Bradford VTS Online Resources:
Equality & Diversity
The 9 Protected Characteristics
It is against the law to discriminate against someone because of:
- gender reassignment
- marriage and civil partnership
- pregnancy and maternity
- religion or belief
- sexual orientation
These are called protected characteristics. You are protected under the Equality Act 2010 from these types of discrimination. All GP Trainees should be familiar withe the Equality Act. (see web link above)
The content of this webpage has been derived from a presentation on Race and Racism by Professor Vini Lander, Leeds Becketts University. Vini Lander is Professor of Race and Education and Director of the Centre for Race, Education and Decoloniality in the Carnegie School of Education.
Click here to read more about her.
Our children are unconsciously trained into our social heirarchies.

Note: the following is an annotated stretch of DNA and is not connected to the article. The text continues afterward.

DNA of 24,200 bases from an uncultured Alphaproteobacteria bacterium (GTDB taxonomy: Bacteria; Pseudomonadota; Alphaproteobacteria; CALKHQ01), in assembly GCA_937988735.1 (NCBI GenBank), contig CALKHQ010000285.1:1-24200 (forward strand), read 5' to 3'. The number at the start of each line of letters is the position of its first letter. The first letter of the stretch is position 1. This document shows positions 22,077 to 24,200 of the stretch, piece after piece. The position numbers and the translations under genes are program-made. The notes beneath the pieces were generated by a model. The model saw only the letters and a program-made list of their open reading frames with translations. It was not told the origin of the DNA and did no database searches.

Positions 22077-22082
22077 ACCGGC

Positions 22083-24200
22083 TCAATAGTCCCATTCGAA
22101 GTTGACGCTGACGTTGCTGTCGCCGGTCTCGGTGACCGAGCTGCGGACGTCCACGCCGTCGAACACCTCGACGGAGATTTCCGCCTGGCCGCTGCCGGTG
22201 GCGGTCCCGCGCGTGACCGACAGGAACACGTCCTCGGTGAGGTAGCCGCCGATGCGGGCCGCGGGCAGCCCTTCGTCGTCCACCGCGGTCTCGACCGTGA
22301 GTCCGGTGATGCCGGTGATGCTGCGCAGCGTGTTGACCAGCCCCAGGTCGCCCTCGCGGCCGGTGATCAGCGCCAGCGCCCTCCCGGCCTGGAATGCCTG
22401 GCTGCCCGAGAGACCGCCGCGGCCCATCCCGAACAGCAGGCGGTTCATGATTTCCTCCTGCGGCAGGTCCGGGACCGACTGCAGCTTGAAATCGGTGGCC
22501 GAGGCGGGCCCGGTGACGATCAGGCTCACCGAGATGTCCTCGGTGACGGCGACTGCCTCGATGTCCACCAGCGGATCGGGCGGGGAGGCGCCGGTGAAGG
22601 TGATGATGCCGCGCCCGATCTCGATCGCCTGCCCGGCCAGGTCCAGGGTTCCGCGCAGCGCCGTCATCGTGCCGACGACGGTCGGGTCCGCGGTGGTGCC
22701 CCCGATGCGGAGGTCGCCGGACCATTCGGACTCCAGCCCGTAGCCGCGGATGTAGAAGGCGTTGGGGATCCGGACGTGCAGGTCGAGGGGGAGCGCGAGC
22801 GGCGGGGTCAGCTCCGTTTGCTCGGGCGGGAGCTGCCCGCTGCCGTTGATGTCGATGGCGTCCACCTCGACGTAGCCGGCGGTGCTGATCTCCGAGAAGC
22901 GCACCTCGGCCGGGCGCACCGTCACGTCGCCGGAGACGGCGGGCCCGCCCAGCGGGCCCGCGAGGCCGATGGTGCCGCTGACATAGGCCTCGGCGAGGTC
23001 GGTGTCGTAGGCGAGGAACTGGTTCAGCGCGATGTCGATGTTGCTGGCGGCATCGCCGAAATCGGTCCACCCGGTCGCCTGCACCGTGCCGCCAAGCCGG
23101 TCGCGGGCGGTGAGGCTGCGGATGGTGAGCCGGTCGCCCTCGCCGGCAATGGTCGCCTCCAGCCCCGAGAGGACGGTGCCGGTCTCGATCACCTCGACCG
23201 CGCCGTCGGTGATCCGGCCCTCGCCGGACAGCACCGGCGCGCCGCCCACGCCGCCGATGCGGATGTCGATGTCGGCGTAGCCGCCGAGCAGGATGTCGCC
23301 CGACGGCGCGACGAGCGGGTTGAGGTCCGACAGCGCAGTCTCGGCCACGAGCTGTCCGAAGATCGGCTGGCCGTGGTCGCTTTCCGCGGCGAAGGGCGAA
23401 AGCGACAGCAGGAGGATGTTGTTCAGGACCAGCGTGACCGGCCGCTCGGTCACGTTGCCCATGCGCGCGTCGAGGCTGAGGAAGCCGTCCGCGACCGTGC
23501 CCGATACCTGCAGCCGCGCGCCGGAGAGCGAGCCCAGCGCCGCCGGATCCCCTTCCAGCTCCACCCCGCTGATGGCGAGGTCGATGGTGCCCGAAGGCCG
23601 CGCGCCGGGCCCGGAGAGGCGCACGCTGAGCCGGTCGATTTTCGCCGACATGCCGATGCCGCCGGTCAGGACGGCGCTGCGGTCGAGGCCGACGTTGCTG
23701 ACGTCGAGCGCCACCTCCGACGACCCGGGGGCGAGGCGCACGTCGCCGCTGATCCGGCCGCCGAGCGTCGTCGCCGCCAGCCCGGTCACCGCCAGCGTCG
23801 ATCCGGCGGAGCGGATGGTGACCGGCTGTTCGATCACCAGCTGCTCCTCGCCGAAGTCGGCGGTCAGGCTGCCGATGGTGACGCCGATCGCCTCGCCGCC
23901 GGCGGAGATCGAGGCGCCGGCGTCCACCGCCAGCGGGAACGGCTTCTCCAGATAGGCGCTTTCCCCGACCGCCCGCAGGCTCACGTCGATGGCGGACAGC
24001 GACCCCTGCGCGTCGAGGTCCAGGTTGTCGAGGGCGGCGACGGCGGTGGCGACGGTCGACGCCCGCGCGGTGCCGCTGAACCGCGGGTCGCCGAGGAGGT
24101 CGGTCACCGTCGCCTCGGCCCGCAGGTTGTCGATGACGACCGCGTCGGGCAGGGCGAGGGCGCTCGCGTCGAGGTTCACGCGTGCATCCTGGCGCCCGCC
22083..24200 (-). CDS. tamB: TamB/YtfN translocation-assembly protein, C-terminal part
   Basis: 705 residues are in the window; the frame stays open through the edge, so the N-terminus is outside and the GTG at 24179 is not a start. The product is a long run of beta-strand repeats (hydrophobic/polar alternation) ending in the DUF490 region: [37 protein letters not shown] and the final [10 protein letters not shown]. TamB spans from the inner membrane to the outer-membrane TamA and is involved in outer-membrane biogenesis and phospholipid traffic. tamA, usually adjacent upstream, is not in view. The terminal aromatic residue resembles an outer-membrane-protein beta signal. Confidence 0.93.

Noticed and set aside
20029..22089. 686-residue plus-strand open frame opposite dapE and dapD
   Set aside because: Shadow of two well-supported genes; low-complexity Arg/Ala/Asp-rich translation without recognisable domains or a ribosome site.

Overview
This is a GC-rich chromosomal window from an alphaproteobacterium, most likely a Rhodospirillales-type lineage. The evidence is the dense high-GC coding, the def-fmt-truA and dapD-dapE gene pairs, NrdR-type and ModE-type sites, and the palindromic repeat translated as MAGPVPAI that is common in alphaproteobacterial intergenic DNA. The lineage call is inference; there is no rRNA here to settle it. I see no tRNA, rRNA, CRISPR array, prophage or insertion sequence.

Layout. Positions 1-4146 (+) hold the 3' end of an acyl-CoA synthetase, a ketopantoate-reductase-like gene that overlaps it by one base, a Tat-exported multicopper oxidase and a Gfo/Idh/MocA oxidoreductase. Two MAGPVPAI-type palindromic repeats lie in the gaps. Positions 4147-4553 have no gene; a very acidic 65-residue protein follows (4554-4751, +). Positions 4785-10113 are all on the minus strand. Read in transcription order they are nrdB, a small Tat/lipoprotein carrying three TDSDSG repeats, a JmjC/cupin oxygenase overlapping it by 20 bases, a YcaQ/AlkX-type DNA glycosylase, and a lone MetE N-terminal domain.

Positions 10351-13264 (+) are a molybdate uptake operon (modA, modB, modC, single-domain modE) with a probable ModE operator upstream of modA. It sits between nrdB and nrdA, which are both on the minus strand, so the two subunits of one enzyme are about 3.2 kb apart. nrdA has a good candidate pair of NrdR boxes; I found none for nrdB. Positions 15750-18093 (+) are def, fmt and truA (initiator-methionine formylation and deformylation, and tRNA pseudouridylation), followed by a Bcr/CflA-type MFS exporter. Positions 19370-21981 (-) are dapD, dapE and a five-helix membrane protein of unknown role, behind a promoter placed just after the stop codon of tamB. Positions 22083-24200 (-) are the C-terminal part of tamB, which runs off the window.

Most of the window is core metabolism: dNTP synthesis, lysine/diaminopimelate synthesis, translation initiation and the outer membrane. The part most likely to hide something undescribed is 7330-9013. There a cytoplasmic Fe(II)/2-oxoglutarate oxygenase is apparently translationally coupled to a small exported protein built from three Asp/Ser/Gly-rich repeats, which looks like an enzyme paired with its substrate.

Don’t think for one second that our children are blind to colour and race.
Notions of deficit
The deficit theory of education in times gone by argued that students who differed from the “norm” in a significant way should be considered deficient or “less than” their peers from dominant groups – race, class, gender, ability. It argued that the purpose of education was to correct these “deficiencies”. For example, by the age of 5, Black children living in poverty will be one year behind their wealthy counterparts in terms of their vocabulary – this is a position of deficit.
It may still linger with some educators – for example, the low expectations of students with colour or IMGs?
This is about the individual, not the institution. “unconscious biases are ‘habits of mind’ learned over time through repeated personal experiences and cultural socialisation, they are highly resistant to change”. (Burgess et al, 2007). We gravitate towards people like us (Boliver, 2016). “…. even consciously egalitarian people may hold negative ethnic and racial stereotypes and attitudes of which they may not be fully conscious” (Burgess et al, 2007). As a result, unintentional bias may be just as adverse in its effects as overt bias.